Balanchine's Ballerinas: Conversations With the Muses, by Robert Tracy with Sharon DeLano. New York: Linden Press/Simon & Schuster. 192 pp. $24.95. In response to a question about his private life, the late George Balanchine once told biographer Bernard Taper, "It's all in the programs."
And, in a sense, the story of Balanchine is indeed retold whenever his ballets are performed by his own company, the New York City Ballet (NYCB), or other companies throughout the world.
From the 1928 Ballets Russes premiere of his "Apollo" (then "Apollon Musagete") to his last works for the 1982 Stravinsky Festival at NYCB, his dances remain a living chronicle intertwined with his life.
"Apollo" retells in pure dance the myth of the Greek god who was inspired by the muses.Balanchine, like Apollo, found his inspiration in his dancing muses -- the ballerinas for whom he created his works. The choreographer saw little separation between art and life, and his ballerinas often became his wives or lovers.
Robert Tracy has given us a compendium of 19 interviews, "Balanchine's Ballerinas: Conversations with the Muses," augmented by photographic portraits by Shonna Valeska and other illustrations.
The book amounts to a gossipy chronology that often reveals more about the speakers than about Balanchine himself.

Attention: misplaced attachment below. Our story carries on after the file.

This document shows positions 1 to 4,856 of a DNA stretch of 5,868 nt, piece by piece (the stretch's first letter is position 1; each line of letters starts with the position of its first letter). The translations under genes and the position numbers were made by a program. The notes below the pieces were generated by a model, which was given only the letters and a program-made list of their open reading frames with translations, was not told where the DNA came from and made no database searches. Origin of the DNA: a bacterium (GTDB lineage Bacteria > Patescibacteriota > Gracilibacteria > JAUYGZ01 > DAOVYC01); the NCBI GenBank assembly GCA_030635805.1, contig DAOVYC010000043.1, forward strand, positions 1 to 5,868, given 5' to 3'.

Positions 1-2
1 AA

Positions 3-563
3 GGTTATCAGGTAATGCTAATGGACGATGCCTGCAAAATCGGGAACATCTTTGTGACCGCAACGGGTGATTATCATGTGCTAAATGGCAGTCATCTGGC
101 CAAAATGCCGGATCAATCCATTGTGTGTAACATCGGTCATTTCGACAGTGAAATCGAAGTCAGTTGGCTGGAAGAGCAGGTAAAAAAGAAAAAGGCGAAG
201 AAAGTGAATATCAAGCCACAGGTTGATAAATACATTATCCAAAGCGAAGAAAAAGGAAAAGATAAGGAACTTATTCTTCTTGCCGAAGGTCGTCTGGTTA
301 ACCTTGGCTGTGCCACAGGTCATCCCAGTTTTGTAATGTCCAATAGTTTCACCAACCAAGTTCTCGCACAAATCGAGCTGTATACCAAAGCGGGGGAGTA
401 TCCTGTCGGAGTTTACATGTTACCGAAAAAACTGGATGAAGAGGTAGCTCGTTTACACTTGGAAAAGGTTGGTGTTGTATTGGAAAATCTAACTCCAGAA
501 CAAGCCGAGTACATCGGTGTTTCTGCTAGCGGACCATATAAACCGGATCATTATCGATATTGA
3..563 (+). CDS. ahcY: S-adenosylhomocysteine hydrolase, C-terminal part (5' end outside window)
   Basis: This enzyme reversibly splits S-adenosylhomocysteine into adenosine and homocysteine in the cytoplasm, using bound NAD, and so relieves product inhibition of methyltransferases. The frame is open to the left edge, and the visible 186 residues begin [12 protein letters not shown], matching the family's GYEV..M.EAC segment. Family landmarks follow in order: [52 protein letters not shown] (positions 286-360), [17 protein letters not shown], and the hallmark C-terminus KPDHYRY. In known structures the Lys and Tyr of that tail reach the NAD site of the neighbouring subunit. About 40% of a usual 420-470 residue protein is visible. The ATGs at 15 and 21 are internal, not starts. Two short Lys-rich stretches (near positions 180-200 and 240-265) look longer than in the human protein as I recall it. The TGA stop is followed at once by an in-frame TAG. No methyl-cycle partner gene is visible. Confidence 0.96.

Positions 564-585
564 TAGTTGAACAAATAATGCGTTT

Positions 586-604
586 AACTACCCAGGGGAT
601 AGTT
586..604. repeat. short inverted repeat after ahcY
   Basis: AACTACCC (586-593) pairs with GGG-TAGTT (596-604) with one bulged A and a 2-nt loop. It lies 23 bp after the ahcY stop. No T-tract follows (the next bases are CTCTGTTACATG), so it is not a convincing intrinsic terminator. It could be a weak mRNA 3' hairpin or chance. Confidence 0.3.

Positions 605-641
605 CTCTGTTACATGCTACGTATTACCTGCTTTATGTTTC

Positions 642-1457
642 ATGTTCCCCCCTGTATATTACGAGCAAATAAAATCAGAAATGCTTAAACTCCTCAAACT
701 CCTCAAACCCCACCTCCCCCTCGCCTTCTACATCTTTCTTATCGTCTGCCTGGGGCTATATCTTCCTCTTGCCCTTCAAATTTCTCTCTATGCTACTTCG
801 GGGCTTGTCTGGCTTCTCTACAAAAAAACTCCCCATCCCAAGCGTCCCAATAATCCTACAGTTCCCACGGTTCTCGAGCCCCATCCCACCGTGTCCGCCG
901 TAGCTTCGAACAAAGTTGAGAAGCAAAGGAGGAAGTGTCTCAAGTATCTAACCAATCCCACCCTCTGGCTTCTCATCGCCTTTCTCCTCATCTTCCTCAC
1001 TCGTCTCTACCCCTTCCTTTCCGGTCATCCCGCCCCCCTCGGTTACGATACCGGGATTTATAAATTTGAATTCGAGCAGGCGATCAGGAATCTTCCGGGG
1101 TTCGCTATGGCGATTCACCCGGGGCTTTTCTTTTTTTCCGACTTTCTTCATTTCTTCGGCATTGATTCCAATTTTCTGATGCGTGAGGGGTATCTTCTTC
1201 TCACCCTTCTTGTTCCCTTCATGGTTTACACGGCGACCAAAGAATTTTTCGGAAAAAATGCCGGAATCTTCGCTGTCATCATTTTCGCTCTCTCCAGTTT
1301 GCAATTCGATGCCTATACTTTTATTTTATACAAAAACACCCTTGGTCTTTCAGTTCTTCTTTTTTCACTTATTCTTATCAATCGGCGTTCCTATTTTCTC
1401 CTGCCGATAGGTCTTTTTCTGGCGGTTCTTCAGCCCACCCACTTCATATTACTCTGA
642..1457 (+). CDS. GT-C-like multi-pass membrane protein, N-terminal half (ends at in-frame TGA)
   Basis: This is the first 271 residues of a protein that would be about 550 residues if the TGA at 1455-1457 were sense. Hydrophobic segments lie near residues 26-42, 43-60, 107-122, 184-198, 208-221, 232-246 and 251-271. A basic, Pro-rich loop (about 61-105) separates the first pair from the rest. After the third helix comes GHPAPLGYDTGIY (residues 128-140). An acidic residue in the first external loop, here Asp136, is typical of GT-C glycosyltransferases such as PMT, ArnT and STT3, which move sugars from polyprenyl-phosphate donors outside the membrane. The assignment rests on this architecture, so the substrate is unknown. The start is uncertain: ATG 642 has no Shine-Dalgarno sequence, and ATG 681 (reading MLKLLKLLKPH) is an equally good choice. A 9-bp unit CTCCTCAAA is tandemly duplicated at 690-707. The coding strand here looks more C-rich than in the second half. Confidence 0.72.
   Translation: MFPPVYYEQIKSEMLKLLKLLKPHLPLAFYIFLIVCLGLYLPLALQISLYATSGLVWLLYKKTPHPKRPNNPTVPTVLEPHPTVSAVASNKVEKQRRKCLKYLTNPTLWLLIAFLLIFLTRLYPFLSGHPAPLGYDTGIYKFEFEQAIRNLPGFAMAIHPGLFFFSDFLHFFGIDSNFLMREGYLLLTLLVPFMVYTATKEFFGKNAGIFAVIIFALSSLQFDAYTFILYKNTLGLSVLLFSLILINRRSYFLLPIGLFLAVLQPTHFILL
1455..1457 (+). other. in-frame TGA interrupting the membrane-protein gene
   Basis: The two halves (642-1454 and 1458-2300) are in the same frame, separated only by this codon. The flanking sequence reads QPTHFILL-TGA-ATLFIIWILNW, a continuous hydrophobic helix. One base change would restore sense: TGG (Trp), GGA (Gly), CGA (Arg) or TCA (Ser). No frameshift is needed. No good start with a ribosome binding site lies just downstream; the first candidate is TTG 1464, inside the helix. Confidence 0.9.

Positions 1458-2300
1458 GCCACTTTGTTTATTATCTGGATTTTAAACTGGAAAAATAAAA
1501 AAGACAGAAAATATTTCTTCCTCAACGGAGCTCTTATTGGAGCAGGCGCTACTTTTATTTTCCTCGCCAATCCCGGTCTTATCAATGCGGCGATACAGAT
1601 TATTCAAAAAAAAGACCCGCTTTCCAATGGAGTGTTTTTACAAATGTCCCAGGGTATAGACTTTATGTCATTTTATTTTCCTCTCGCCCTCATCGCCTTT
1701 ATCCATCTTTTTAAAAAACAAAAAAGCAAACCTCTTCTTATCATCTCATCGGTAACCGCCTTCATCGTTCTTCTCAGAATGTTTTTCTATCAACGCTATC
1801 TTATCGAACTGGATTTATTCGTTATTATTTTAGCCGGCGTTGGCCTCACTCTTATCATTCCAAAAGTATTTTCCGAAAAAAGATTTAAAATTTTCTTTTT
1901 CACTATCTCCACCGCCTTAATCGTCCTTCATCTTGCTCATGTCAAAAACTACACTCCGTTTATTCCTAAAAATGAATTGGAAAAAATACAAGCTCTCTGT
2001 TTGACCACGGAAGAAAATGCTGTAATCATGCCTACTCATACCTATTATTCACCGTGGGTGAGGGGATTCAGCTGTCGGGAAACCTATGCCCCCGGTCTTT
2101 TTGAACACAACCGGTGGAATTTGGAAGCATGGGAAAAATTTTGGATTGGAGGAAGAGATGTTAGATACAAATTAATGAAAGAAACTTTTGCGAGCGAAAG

Nearly all of the women from his career are represented, including two of his four wives -- Tamara Geva and Maria Tallchief (Vera Zorina and Tanaguil Le Clercq weren't included); plus Alexandra Danilova (with whom he and Geva left Russia) and Suzanne Farrell (whom dance critic Arlene Croce called "probably the most important dancer who ever entered Balanchine's life").
The backstage rivalries were ferocious, as was the vying for Balanchine's attention. Tamara Toumanova, one of the "baby ballerinas" of Ballets Russes fame in the 1930s, remarks cryptically about her relationships with her dancing colleagues, "I was friends with those who wanted to be friends."
Later in Tracy's book (and Balanchine's life), Suzanne Farrell comments on her return to the New York City Ballet after a six-year absence, "Those who were happy were happy and those who weren't weren't."
Throughout the book, the realities of life as a ballerina are exposed -- the sacrifices, hard work, and punishments for not giving up everything for their art.
Balanchine's feelings on marriage for his dancers are well known. He felt family life inevitably took the ballerinas away from dancing.
Of his own wives, however, he said: "These women I married -- they were all muses. They married Apollo, who inspired them to make something of themselves. And they did."
Despite the significance of the ballerinas' contributions to Balanchine's art; as recorded in Tracy's book, perhaps the last word should be Balanchine's:
"Apollo only becomes interesting when the dancing starts -- that's what it's about . . . that's what all my ballets are about! Dancing isn't about anything except dancing -- everything else is boring."